Linux and UNIX Man Pages

Linux & Unix Commands - Search Man Pages

kld_isloaded(3) [freebsd man page]

KLD(3)							   BSD Library Functions Manual 						    KLD(3)

kld_isloaded, kld_load -- kld utility functions LIBRARY
System Utilities Library (libutil, -lutil) SYNOPSIS
#include <libutil.h> int kld_isloaded(const char *name); int kld_load(const char *name); DESCRIPTION
These functions facilitate loading kernel modules from userland applications. The kld_isloaded() function takes a name and returns a non-zero value if a module of that name is currently loaded. The name can be either the name of a module file (cpufreq.ko), the same name without the .ko extension (cpufreq), or the name of a module contained within that file (cpu/ichss). Only the latter will return correct results if the module is compiled into the kernel. The kld_load() function is a simple wrapper around the kldload(2) function. It returns zero if and only if the corresponding kldload() call succeeded or returned EEXIST (signifying that the requested module was already loaded). SEE ALSO
kldfirstmod(2), kldload(2), kldnext(2), kldstat(2), modfnext(2), modstat(2), kld(4) HISTORY
The kld_isloaded() and kld_load() functions first appeared in FreeBSD 6.3. AUTHORS
The kld_isloaded() and kld_load() functions and this manual page were written by Dag-Erling Smorgrav <>. BSD
February 18, 2006 BSD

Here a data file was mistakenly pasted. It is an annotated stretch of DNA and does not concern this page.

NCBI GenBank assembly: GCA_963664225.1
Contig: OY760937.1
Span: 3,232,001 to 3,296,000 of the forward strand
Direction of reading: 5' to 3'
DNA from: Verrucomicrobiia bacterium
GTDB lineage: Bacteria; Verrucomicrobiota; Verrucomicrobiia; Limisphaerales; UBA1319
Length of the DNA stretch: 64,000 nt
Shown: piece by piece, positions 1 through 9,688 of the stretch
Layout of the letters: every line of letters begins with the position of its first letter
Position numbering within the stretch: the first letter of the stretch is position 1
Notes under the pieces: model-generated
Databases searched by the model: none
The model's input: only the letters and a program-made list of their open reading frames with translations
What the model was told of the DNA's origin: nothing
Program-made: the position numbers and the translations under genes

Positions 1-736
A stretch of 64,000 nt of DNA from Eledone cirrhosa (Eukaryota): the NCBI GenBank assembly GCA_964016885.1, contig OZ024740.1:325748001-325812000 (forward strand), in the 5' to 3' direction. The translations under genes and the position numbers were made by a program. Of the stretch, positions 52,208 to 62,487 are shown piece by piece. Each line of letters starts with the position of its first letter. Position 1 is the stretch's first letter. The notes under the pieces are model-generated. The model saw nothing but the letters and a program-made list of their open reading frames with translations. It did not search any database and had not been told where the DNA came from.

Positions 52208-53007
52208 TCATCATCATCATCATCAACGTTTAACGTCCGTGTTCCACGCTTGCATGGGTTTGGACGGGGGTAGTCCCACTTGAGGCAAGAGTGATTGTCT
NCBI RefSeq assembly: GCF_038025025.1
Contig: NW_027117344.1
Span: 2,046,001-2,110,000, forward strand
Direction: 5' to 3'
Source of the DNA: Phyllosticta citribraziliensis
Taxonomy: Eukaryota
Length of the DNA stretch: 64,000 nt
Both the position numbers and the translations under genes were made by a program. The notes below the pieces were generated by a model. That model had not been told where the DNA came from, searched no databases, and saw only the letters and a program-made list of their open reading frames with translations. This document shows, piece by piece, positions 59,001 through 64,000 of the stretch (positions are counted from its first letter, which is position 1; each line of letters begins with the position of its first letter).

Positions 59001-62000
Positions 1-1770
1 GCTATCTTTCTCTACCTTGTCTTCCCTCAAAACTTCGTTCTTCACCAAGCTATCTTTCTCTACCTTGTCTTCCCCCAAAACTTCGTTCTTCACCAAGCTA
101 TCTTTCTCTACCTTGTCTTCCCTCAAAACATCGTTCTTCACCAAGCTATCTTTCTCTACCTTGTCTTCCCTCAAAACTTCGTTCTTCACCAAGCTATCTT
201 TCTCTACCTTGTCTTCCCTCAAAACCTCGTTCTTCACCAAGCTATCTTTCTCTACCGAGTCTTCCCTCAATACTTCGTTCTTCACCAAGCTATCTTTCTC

Check Out this Related Man Page

KLDLOAD(2)                                                    BSD System Calls Manual                                                   KLDLOAD(2)

kldload -- load KLD files into the kernel LIBRARY
Standard C Library (libc, -lc) SYNOPSIS
#include <sys/param.h> #include <sys/linker.h> int kldload(const char *file); DESCRIPTION
The kldload() system call loads a kld file into the kernel using the kernel linker. RETURN VALUES
The kldload() system call returns the fileid of the kld file which was loaded into the kernel. If an error occurs, kldload() will return -1 and set errno to indicate the error. ERRORS
The named file is loaded unless: [EPERM] You do not have access to read the file or link it with the kernel. You should be the root user to be able to use the kld system calls. [EFAULT] Bad address encountered when adding kld info into the kernel space. [ENOMEM] There is no memory to load the file into the kernel. [ENOENT] The file was not found. [ENOEXEC] The file format of file was unrecognized. [EEXIST] The supplied file has already been loaded. SEE ALSO
kldfind(2), kldfirstmod(2), kldnext(2), kldstat(2), kldsym(2), kldunload(2), modfind(2), modfnext(2), modnext(2), modstat(2), kld(4), kldload(8) HISTORY
The kld interface first appeared in FreeBSD 3.0. BSD March 3, 1999 BSD
Man Page